Five years after graduating from Yale, Newton native Larry Rice defeated tennis legend Bill Tilden in the semifinals of the 1924 Rhode Island Clay Court championships.
Rice recalled to friends that he was so exhilarated he couldn’t sleep that night, and had nothing left for the championship final.
But for four-plus decades after moving to Wellesley in 1931, Rice had boundless energy, serving as a coach and mentor to more than a thousand young athletes.
He taught them to play hockey on Rockridge Pond, and to swing a tennis racket on the court he built at his home on Cypress Street and at Camp Taconnet, across the water from his summer place in the Belgrade Lakes region of Maine.
His teams were called the Wellesley Tigers, predecessors to Little League baseball and PeeWee hockey squads, and they more than held their own against teams from the area’s private schools.
“I first met Larry at the age of 10 when he was my tennis and hockey coach,” said Tom Warren, who remained close to Rice until his death at age 94 in 1992.
“He always looked for the best in people, and he made an immediate and lasting impression on me,’’ Warren said.
“He was a significant role model and instilled invaluable teachings in my life.’’
Rice, a lifelong bachelor, has not been forgotten by his extended family.
On Saturday, he will be posthumously inducted to the US Tennis Association/New England Hall of Fame in Newport, R.I. Warren will accept on his behalf, and Westborough’s Peter Allen, who nominated Rice, will deliver opening remarks.
Allen is chairman of regional hall of fame’s selection committee, and is also a member.
Allen was the top-ranked 13-year-old singles and doubles player in New England when Rice took the Framingham youth under his wing in the 1950s.
Warren, who went on to play hockey and tennis at Belmont Hill School, started an annual scholarship at Wellesley High in Rice’s memory, an effort supported by more than 50 of Rice’s protégés.
A teacher at Rivers Country Day School and an accomplished architect who traveled around the world, Rice won the Massachusetts state singles title seven times, was runner-up five times, and was ranked as high as fourth nationally in 1922 playing out of Longwood Cricket Club in Chestnut Hill.
In 1978, Rice was one of the first recipients of the Wellesley Award, recognizing his years of dedicated service to youth in the town.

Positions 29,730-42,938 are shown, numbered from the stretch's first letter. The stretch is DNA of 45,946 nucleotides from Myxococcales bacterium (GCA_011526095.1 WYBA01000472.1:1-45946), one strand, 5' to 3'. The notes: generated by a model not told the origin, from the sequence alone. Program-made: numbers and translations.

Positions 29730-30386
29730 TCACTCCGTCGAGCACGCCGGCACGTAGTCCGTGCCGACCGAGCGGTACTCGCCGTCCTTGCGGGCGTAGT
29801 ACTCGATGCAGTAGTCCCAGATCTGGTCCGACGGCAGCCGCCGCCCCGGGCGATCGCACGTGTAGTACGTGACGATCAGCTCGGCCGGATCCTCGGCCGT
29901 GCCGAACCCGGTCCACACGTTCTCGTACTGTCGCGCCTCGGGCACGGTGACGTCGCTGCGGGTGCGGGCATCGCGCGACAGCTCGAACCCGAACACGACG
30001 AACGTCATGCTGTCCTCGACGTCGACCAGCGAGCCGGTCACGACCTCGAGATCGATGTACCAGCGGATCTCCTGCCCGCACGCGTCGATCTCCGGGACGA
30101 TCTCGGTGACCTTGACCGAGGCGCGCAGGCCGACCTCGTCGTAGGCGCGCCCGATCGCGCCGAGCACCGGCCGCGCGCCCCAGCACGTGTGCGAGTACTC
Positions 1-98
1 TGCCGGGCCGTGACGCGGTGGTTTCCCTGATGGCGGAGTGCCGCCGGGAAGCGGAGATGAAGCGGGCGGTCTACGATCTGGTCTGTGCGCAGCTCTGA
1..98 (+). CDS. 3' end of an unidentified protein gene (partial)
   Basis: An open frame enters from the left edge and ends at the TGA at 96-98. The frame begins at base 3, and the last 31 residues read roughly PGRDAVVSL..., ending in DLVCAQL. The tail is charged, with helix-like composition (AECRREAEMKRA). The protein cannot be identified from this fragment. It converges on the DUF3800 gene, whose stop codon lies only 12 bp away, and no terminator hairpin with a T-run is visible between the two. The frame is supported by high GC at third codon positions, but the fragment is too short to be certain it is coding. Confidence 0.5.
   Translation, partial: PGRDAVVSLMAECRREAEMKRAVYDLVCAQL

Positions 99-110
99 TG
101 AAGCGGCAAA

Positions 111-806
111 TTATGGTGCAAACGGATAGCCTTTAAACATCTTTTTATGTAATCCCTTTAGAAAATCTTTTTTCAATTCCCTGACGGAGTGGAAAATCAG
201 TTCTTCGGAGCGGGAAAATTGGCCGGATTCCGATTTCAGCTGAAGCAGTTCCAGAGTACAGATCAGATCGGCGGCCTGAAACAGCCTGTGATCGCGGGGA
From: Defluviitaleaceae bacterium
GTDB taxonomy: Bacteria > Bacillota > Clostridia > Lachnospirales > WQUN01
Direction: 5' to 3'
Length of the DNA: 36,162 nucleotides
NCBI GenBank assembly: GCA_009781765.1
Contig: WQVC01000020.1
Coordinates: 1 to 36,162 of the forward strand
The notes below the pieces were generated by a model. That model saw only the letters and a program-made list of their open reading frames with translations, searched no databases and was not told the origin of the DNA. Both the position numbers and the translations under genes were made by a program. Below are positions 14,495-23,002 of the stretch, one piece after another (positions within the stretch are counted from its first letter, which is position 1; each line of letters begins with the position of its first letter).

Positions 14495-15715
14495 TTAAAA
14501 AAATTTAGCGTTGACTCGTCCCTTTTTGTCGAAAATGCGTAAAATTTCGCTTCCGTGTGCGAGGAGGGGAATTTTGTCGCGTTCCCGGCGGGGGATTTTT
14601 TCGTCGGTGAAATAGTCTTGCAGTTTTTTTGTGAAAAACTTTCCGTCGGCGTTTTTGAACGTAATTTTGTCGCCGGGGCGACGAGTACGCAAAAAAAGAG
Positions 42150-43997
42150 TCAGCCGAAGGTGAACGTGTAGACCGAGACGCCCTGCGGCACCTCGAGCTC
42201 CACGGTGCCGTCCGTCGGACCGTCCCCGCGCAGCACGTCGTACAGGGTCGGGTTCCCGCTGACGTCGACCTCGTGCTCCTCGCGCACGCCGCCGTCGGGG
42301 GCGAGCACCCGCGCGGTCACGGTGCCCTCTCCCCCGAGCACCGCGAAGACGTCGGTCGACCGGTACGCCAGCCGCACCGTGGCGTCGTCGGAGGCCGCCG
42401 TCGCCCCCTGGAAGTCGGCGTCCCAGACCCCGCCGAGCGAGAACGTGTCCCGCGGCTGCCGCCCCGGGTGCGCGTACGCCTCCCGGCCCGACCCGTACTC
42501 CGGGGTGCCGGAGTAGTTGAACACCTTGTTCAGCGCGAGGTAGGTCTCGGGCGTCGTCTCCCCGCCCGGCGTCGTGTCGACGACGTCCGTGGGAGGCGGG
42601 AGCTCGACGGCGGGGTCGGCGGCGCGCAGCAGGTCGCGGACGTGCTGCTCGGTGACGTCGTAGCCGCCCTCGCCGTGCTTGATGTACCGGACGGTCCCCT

He continued to play competitive tennis well into his 80s, and never forgave one opponent for taking advantage of his creaky knees.
“Larry told me about that match,’’ said Warren, who coached Dover-Sherborn youth hockey for many years and now resides in Dublin, N.H. “He said, ‘That old goat drop-shotted me the whole time.’ ”
Allen, former coach of the Westborough High boys’ tennis team and a highly ranked 65-and-over doubles player, said Rice’s recognition is long overdue.
“If the hall had existed before 1990,’’ said Allen, “there is no doubt Larry would have been recognized and inducted during his lifetime.
“I was one of his ‘summer tennis boys’ in Maine,’’ added Allen. “Coaching boys to do their best was his life’s true calling. I still think of him whenever I hit the ‘roundhouse serve’ to the deuce side, which he taught me eagerly on his court.’’
Rice (Newton High, class of 1915) was a quiet and reserved individual. A member of three varsity teams at Yale that compiled a 19-1-1 record, he was also fiercely competitive.
“He taught us to never give up,” said Warren. “Once when I was captain at Belmont Hill, I was down one set, five games, and 40-love to a ranked Massachusetts player.
“I could hear Larry encouraging me, and four hours later I finally won.’’
Warren and former Princeton University All-American hockey captain Hank Bothfeld were Rice’s neighbors.
“Larry also coached us in baseball and football, and he was successful because he took a no-nonsense, common sense approach combined with a great sense of humor,’’ said Bothfeld, who played for the 1955 United States squad at the World Hockey Championships.
“My father, Henry, was very close to Larry. He introduced all of us to tennis and I fell in love with hockey because of him,’’ added the 83-year-old Bothfeld, who resides in Warner, N.H., and still takes his family on nostalgic trips to Belgrade Lakes.
He recalled playing on a pond, 15 players on a side, in a game set up by Rice.
“If you wanted to keep the puck, you’d better learn to stickhandle. He was the perfect coach,’’ said Bothfeld, who coached boys’ youth hockey and girls’ youth soccer in Wellesley.
Wellesley High boys’ tennis coach Brooks Goddard said Rice’s support was unconditional.
“He was available to anyone, and loved going to the Hunnewell Courts later in his life, setting up his chair and watching our team play,’’ said Goddard.
Rice symbolically watches over the Hunnewell Courts on Washington Street to this day. His name is engraved in stone adjacent to Court No.1.
The inscription reads: “A forever friend of Wellesley Tennis.’’